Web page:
Governors of the nation's most populous states are often mentioned as potential presidential candidates, and Gov. Gray Davis was no different after his overwhelming election victory in 1998.
But the Democrat was barely re-elected Tuesday, and the prospect of more tough times in California have led some political analysts to conclude the governor's national star is descending along with his popularity at home.
"It's not a pretty sight,'' said Mark DiCamillo of the San Francisco-based Field Poll. "For his own political standing, it only looks like the clouds are darkening.''
The person generating the most national buzz from California a day after the election was not Davis, but actor Arnold Schwarzenegger — a Republican who led a successful drive for an after-school programs ballot measure and has toyed with running for governor in 2006. Schwarzenegger denied Tuesday that he was positioning himself for a gubernatorial race.
Davis, a career politician, was elected governor by a 20-point margin in 1998, taking control of a state with a booming economy and a treasury brimming with cash. He doled out dollars for popular projects such as school improvements, cut taxes and enjoyed high popularity.
But then the economy slowed, the state was hit with a costly energy shortage, and when the time came to stand for re-election the treasury surplus had turned into a $23.6 billion budget shortfall.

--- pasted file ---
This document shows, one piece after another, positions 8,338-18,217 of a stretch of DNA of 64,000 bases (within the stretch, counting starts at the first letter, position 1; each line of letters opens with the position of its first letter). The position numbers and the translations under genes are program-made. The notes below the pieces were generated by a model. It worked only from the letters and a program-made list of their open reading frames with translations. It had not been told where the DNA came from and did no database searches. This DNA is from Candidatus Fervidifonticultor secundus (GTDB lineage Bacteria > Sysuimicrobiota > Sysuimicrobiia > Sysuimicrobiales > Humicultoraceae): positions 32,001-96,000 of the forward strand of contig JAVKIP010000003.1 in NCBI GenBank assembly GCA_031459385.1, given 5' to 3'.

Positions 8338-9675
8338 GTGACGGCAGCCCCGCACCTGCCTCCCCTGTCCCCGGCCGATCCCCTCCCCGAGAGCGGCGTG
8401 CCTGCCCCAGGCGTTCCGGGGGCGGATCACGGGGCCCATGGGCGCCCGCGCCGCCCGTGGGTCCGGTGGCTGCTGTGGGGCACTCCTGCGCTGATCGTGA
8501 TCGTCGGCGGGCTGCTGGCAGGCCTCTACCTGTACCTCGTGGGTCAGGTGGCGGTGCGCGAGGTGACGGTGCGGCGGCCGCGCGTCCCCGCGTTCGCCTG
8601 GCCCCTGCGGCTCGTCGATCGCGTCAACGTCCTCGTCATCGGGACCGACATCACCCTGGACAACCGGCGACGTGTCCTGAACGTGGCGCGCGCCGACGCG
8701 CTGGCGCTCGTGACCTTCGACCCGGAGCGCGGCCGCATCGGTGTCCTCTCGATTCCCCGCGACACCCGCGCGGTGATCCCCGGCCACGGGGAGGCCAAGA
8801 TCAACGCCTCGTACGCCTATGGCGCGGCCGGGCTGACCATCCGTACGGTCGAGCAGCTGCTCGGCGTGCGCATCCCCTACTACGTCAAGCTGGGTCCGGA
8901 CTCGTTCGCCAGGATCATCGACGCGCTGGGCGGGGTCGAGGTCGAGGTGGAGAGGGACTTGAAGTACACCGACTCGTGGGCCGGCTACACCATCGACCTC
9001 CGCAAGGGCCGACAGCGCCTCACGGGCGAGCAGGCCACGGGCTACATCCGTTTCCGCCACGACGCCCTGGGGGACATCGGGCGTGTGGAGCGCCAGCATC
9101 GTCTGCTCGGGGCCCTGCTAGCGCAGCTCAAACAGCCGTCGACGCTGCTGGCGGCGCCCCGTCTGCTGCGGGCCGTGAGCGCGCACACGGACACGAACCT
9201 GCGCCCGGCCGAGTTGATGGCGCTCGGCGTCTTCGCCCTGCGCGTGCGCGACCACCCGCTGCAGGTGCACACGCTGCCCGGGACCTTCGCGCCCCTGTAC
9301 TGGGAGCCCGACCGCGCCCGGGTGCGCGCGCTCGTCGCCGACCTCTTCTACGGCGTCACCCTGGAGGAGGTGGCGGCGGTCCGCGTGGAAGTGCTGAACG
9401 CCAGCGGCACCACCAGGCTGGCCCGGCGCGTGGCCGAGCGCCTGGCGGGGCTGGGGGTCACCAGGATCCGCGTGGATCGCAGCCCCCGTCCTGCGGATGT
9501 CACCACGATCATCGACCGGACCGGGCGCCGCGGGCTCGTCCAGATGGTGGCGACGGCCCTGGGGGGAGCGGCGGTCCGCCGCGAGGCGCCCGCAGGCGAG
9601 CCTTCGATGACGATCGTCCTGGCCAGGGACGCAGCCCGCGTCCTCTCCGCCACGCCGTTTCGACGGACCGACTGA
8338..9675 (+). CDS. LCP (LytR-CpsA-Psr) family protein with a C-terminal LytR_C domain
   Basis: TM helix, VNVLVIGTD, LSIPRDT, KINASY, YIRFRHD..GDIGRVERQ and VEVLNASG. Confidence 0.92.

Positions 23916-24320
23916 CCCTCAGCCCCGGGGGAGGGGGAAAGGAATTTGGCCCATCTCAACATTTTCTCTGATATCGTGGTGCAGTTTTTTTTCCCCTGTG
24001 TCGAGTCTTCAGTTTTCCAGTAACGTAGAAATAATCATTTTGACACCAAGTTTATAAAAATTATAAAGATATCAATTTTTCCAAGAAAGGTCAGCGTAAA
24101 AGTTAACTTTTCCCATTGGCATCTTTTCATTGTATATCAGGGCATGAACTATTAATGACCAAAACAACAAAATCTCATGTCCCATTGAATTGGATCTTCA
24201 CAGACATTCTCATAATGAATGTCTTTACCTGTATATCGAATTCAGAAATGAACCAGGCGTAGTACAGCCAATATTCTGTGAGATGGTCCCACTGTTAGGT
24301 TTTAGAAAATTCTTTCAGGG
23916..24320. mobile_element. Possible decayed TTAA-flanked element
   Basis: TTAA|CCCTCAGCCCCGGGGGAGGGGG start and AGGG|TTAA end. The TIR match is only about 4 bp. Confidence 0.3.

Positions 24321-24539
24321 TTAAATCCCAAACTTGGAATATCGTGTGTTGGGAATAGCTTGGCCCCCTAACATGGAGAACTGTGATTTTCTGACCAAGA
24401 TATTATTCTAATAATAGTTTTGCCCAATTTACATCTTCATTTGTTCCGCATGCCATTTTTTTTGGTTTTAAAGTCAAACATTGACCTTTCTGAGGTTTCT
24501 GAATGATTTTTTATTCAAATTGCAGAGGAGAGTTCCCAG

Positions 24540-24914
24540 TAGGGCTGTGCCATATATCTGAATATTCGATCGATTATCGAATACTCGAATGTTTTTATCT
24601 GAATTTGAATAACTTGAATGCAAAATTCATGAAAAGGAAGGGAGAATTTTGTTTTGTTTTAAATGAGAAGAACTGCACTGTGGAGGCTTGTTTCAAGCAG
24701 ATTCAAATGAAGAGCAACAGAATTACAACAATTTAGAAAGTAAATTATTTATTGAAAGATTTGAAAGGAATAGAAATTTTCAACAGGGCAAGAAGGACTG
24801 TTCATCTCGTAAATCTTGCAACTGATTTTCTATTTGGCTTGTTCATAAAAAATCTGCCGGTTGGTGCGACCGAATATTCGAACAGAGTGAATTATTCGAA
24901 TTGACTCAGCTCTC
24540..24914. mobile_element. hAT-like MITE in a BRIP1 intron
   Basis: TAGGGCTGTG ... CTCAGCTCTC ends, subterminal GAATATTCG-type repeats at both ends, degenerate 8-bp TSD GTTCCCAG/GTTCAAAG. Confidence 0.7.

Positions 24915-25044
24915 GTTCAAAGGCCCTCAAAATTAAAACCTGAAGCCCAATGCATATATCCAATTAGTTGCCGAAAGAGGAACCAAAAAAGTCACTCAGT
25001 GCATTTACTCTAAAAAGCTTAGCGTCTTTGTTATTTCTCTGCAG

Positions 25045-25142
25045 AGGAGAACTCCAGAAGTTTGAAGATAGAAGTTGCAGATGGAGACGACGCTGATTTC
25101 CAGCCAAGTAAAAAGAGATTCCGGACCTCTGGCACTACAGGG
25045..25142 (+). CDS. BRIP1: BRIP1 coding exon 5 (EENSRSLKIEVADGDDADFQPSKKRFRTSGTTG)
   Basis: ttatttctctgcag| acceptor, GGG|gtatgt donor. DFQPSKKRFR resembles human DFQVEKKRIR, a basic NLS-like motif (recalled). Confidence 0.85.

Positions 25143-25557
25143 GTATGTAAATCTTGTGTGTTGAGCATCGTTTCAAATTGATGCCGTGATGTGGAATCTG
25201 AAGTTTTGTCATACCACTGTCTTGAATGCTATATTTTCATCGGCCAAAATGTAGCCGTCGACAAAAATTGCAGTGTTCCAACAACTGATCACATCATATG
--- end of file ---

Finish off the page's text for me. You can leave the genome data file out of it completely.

What followed was an ugly, mudslinging campaign with Republican businessman and political rookie Bill Simon that Davis won with only 47 percent of the vote to Simon's 42 percent. Four other relatively unknown candidates split the rest.
Davis now heads into his second term facing a budget deficit that is expected to exceed $10 billion. He may have to raise taxes and cut popular programs while attempting to tackle issues that matter to voters, including rapidly rising home prices, overcrowded schools and worsening traffic jams.
He must also work with a Democrat-controlled Legislature that has been lukewarm in its support. Democrats failed to capture the two-thirds majority needed to easily enact budget remedies, including tax increases, that Republicans have routinely blocked by withholding votes.
"The degree to which the governor is able to work with the new Legislature to overcome what are enormous structural problems in the budget is the degree to which he will be successful in his second term,'' said outgoing Assemblyman Fred Keeley, a Democrat.
Davis waged one of the most expensive non-presidential races in history, spending more than $68 million to mount an unrelenting advertising assault on Simon, the millionaire son of the late William Simon, treasury secretary to Presidents Ford and Nixon.
Simon, who had never run for public office before, spent much of his time on the defensive over a series of campaign blunders. Voters routinely indicated displeasure with both candidates in pre-election polls.
During the campaign, Davis said repeatedly he had no plans to run for another office during the next four years, leading to some speculation he may be looking ahead to a U.S. Senate run in 2006 when his term as governor is ending.
His unquestioned ability at raising huge amounts of campaign cash also has some experts speculating that he could seek a behind-the-scenes political role.
"You could stick him in the back room and he could raise the money, and then you could find somebody a little more appealing to put at the front of the ticket,'' said Bruce Cain, a University of California, Berkeley, political scientist.
But others speculate Davis is simply looking now to repair his legacy as governor.
"The fact of the matter is his standing with the public is at a historic low, and if you look at the near term future you really see no opportunities for him to revise that standing any time soon,'' said the Field Poll's DiCamillo.